Energy storage devices that can deliver high powers have many applications, including hybrid vehicles and renewable energy. Much research has focused on increasing the power output of lithium batteries by reducing lithium-ion diffusion distances, but outputs remain far below those of electrochemical capacitors and below the levels required for many applications. Here, we report an alternative approach based on the redox reactions of functional groups on the surfaces of carbon nanotubes. Layer-by-layer techniques are used to assemble an electrode that consists of additive-free, densely packed and functionalized multiwalled carbon nanotubes. The electrode, which is several micrometres thick, can store lithium up to a reversible gravimetric capacity of 200mAhg 1 electrode while also delivering 100kWkg electrode 1 of power and providing lifetimes in excess of thousands of cycles, both of which are comparable to electrochemical capacitor electrodes. A device using the nanotube electrode as the positive electrode and lithium titanium oxide as a negative electrode had a gravimetric energy 5 times higher than conventional electrochemical capacitors and power delivery 10 times higher than conventional lithium-ion batteries.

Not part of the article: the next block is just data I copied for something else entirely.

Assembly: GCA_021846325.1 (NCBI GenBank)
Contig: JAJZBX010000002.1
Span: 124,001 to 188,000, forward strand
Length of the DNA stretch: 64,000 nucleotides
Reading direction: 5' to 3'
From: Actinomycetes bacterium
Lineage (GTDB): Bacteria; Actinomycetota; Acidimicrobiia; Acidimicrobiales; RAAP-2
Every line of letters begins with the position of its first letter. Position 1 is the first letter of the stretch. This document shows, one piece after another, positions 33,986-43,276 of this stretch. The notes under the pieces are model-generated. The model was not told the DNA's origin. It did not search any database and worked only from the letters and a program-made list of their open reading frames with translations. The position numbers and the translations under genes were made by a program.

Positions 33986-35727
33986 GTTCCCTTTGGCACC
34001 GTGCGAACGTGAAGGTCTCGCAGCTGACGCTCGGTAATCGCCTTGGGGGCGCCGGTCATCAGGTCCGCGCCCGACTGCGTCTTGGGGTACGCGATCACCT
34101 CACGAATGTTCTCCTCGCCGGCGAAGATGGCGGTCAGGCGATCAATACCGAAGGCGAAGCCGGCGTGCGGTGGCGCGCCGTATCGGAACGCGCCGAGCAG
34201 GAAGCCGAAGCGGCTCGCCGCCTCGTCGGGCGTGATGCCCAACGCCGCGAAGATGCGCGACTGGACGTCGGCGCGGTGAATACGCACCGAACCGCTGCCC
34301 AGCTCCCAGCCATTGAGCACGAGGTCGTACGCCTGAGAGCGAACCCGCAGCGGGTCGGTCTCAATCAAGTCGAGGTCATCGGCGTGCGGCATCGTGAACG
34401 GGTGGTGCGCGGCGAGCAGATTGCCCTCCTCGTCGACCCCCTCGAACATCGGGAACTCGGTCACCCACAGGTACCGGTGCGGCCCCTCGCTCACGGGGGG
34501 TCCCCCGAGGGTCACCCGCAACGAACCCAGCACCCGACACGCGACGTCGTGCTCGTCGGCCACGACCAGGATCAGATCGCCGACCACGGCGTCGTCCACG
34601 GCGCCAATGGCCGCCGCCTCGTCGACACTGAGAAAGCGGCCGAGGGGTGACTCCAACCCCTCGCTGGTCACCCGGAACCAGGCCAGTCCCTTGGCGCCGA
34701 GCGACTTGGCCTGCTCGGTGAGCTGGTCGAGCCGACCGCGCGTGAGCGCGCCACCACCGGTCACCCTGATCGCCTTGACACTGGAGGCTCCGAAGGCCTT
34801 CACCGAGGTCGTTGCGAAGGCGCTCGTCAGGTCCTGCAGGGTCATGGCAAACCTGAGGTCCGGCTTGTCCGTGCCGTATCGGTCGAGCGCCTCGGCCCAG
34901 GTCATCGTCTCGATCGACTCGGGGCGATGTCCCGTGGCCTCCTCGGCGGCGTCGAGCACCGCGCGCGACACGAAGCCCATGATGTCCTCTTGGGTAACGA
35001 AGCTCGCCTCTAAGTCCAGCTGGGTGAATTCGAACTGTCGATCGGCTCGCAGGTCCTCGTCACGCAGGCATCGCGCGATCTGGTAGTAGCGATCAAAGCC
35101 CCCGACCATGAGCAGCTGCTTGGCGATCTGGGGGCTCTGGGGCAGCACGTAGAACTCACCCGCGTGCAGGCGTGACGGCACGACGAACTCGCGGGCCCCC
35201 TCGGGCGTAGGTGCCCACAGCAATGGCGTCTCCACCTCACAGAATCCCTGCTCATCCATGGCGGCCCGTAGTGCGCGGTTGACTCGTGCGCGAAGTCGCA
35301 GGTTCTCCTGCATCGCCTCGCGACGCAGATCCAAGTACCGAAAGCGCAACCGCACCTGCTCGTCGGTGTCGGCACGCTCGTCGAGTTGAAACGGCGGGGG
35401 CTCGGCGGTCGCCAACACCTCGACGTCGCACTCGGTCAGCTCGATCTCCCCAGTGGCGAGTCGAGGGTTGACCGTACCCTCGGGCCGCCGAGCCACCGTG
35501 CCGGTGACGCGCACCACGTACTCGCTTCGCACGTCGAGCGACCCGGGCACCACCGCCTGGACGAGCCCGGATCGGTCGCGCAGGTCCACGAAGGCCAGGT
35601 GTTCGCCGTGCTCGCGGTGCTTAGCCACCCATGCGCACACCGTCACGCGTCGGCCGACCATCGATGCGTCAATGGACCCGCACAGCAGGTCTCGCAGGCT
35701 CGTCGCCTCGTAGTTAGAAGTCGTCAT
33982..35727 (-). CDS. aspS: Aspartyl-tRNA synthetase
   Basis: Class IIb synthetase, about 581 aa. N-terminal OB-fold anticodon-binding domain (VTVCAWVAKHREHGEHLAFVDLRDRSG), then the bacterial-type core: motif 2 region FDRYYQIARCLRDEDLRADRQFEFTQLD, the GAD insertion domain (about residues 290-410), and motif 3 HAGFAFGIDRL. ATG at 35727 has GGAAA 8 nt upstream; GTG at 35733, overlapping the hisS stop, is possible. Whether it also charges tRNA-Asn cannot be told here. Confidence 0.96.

Bibliographical noteFunding Information:
The authors acknowledge partial support from the Dupont–MIT Alliance for this project. Y.S.H. acknowledges support from the Office of Naval Research (N000140410400) and the MRSEC Program of the National Science Foundation (award no. DMR – 0819762). The assistance of E.L. Shaw in collecting XPS data, Y.T. Kim in carrying out surface functionalization of MWNTs, and Y.C. Lu in electrochemical measurements and XPS analysis is greatly appreciated. T. Kawaguchi is thanked for assistance with Li4Ti5O12 and LiNi0.5Mn1.5O4 synthesis and measurements. S.W.L. acknowledges a Samsung Scholarship from the Samsung Foundation of Culture, and B.M.G. acknowledges a graduate research fellowship from the National Science Foundation.
All Science Journal Classification (ASJC) codes
- Atomic and Molecular Physics, and Optics
- Biomedical Engineering
- Materials Science(all)
- Condensed Matter Physics
- Electrical and Electronic Engineering